It has often been stated that if things aren’t working on the pitch you have to dare to experiment and change your set-up in order to see if this helps to surprise the opposition and to get back to winning ways. This approach is practically the complete opposite to the “never-change-a-winning-team”-philosophy and something I more often than not agree with ,especially if results are anything like ours during recent weeks.
The first “suggestion” of change in most cases involves the manager, who in that case would then be the ex-manager. When one does not think that the sacking of the manager would be the right decision to make or it becomes apparent that it simply isn’t an option either way, attention turns to the squad. Who has not performed? Which players aren’t living up to their potential? Who could come into the team in their place? Why have certain players not featured over a longer period? There are a lot of questions that can, and will, be asked if results don’t meet expectations. Between transfer periods changes to the overall squad are not something one should commit too much to but instead the aim should be to find out how to use those available in the best possible way. It is up to the manager to come up with the right game-plan. Judging purely by results, Lambert’s game-plan lately has not been very productive and, while each of the results might be a down to different factors, the overall outcome has been far from satisfactory. As said before, the manager has the option of making changes within the squad and this can happen in two different ways:
1. shake-up the selection of the match-day squad;
2. change the formation.
These are the two ways that can help us, in the short run, to revitalise the team and to try to improve results. Yet, if one has a closer look at the first option it is not very hard to spot that, as injuries accumulate once again, alternatives are rare and the overall match-day squad will not see any radical changes. Even though some players, namely Jores Okore and Leandro Bacuna, have not been given as much match time as I would have expected and would have liked to have seen, there aren’t too many possibilities allowing massive changes. That leaves us with only one realistic option that should not require too much input compared to the potential output (improved performances leading to more points) it could have: changing the formation.
Looking at the squad available as well as the tactical set-up used in recent weeks, which very often has been the 4-3-3, I think it is an absolute must to go with a different tactic, at least so we could observe the impact it would have. In a competitive environment like the Premier League an experiment is always a risk and sometimes it is wise not to change too much. However, I very much think that in some of our recent games using the current formation was more of a risk than a moderate change to the tactics could have been. It didn’t pay off and now, having stuck to the 4-3-3 for that long, I see no reason not to give something else a try. There simply isn’t too much more to lose yet a win is very tempting and, in my opinion, a new formation could see us move a bit closer to a run of positive results.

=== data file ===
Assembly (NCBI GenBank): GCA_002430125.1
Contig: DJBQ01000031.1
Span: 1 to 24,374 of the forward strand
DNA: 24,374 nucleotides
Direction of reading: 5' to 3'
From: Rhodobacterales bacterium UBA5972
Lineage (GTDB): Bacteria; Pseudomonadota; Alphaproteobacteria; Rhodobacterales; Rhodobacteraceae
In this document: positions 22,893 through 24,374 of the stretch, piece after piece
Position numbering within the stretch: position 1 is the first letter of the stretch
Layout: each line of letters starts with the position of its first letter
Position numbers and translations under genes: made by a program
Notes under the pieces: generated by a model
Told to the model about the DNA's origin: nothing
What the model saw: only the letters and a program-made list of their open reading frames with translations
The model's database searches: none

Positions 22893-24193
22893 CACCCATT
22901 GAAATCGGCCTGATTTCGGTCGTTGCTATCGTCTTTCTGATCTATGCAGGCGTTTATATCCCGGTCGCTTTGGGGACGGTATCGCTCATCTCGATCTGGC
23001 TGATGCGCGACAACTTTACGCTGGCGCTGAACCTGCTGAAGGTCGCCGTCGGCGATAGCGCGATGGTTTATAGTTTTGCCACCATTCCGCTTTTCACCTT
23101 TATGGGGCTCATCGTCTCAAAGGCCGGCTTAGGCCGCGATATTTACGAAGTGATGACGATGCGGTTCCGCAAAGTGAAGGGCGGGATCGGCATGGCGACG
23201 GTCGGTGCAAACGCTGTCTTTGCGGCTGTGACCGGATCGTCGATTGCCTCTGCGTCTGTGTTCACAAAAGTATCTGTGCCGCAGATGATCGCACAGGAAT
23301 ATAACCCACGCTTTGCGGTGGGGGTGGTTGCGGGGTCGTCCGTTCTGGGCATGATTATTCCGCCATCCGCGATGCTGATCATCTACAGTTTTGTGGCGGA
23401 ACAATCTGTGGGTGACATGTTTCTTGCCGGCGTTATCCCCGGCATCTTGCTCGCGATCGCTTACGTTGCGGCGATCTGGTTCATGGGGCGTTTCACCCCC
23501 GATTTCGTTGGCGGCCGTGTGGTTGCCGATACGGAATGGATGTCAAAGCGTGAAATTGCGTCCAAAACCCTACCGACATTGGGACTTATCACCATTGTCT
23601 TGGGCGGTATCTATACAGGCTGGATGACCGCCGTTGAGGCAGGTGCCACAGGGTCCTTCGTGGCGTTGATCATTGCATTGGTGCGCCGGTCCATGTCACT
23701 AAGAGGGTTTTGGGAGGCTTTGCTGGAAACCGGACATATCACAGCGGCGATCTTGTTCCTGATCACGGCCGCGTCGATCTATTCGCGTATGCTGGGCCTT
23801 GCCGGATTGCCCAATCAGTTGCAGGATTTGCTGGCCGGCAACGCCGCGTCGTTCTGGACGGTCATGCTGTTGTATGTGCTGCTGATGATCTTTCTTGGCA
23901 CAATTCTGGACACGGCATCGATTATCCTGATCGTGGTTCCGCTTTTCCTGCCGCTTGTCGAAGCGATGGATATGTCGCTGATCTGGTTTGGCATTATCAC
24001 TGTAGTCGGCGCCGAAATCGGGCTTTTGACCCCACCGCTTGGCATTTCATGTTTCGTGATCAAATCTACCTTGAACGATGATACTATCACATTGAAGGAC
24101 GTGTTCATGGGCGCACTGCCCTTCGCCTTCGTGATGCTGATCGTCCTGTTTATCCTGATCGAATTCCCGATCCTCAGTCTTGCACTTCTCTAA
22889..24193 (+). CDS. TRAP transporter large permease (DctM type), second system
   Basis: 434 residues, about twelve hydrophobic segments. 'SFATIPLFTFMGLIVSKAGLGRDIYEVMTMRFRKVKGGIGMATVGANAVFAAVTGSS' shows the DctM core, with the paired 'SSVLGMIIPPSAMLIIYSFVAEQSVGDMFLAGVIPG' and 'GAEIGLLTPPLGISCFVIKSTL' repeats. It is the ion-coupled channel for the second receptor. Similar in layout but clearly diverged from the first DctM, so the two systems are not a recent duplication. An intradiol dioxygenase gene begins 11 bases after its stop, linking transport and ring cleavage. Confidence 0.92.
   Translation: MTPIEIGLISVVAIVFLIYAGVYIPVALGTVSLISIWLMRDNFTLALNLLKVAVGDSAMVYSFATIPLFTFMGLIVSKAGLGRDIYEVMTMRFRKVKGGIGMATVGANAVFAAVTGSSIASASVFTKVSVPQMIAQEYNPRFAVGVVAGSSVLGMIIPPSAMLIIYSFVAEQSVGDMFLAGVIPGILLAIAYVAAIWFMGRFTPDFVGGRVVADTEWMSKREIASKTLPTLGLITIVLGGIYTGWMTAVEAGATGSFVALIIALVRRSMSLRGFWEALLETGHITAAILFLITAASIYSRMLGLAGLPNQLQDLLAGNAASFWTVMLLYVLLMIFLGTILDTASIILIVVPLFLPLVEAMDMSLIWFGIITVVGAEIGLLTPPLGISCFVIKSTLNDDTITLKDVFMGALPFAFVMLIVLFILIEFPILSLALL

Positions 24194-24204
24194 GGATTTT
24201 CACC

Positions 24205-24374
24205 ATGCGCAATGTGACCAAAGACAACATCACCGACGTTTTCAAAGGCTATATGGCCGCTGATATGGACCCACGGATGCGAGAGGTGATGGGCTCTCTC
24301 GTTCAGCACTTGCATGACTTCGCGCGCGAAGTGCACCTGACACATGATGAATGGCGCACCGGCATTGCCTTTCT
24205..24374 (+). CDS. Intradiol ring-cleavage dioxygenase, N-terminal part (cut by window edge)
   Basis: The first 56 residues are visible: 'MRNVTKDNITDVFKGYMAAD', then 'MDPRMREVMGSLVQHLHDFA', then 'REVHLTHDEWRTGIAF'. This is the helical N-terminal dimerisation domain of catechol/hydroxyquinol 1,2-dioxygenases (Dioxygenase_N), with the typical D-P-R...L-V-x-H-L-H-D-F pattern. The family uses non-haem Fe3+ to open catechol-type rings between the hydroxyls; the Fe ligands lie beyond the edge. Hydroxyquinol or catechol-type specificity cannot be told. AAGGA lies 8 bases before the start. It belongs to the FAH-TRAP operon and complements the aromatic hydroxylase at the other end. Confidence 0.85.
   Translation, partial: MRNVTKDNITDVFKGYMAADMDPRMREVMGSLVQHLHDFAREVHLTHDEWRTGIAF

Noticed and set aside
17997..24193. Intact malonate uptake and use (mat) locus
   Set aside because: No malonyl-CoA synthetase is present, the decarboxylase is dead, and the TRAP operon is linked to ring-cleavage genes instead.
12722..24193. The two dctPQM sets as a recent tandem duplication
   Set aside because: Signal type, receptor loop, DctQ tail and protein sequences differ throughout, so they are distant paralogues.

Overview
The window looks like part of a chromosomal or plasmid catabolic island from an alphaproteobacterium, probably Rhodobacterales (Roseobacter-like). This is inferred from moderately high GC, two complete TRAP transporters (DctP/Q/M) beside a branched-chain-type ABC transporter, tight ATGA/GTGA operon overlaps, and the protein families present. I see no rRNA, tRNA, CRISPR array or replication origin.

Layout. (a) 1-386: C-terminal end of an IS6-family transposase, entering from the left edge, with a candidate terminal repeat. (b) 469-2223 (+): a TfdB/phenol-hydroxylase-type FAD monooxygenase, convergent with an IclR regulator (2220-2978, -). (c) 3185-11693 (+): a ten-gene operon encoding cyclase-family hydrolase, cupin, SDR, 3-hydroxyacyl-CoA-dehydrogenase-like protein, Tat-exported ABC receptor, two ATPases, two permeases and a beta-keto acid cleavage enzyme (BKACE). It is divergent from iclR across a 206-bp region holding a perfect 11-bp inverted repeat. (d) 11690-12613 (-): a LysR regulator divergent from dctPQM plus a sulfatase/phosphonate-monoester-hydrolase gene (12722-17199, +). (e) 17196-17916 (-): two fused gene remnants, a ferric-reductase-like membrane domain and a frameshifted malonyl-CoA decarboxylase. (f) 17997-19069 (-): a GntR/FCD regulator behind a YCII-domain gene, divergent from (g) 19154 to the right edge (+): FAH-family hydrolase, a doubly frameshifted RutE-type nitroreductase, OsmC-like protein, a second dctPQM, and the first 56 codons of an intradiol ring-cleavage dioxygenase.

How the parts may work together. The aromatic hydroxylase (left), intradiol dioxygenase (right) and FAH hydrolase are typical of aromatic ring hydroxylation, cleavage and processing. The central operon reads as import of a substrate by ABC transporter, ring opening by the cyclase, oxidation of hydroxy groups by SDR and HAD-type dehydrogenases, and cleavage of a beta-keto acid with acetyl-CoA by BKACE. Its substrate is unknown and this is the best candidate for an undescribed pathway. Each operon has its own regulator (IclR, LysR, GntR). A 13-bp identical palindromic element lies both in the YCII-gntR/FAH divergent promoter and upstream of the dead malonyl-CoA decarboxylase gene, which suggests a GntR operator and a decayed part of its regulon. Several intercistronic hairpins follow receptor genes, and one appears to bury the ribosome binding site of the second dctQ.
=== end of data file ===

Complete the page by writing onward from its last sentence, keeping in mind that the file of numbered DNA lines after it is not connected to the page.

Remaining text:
I would opt for a moderate change and that would be leaving the 4-3-3 behind for a while and using the 4-2-3-1. That formation is not unknown to our players and offers a lot more flexibility while having another big plus: its different positions correspond much better to the individual positions and strengths of our players. Far too often have we seen players fielded “out of position”, something that players have not responded well to, and it shows from time to time in their performance. The best example is Andreas Weimann, who stated himself that he would prefer to play through the middle. However, having been used on the right side of the pitch for a very long time, he has now been ordered to play down the left. A change to the 4-2-3-1 would give him the opportunity to play centrally, maybe not as the main striker but slightly behind him, as the attacking number ten that he is going by the printing on his back. This formation would also allow Joe Cole to have an effect, possibly as an impact sub. The current set-up simply doesn’t have a position for him. Instead, it provides room for three central midfielders, who in our case are very close to each other in terms of abilities, styles and tasks. The defence would stay unchanged so, instead of risking fielding too many players of the same kind in the middle of the park, we would have the option of presenting a more balanced midfield, that, while still being strong in numbers and supporting a single main striker, should allow the whole team to get forward more effectively, resulting in a greater goal threat. A whole team moving forward collectively, incorporating a broader variety of players, should also help us to move away from our tendency to rely on counter-attacking football, which would surely be another plus.
In theory I could see a 4-2-3-1 working very well, especially with our current squad. It should give us a lot more options compared to the 4-3-3 that is rather limited, even though it can be very effective if played correctly. It remains to be seen if what sounds very promising in theory also works on the pitch. Our manager is the one who could find out the answer for us and I would be very pleased if he did, as I could see it helping the Villans move up the table.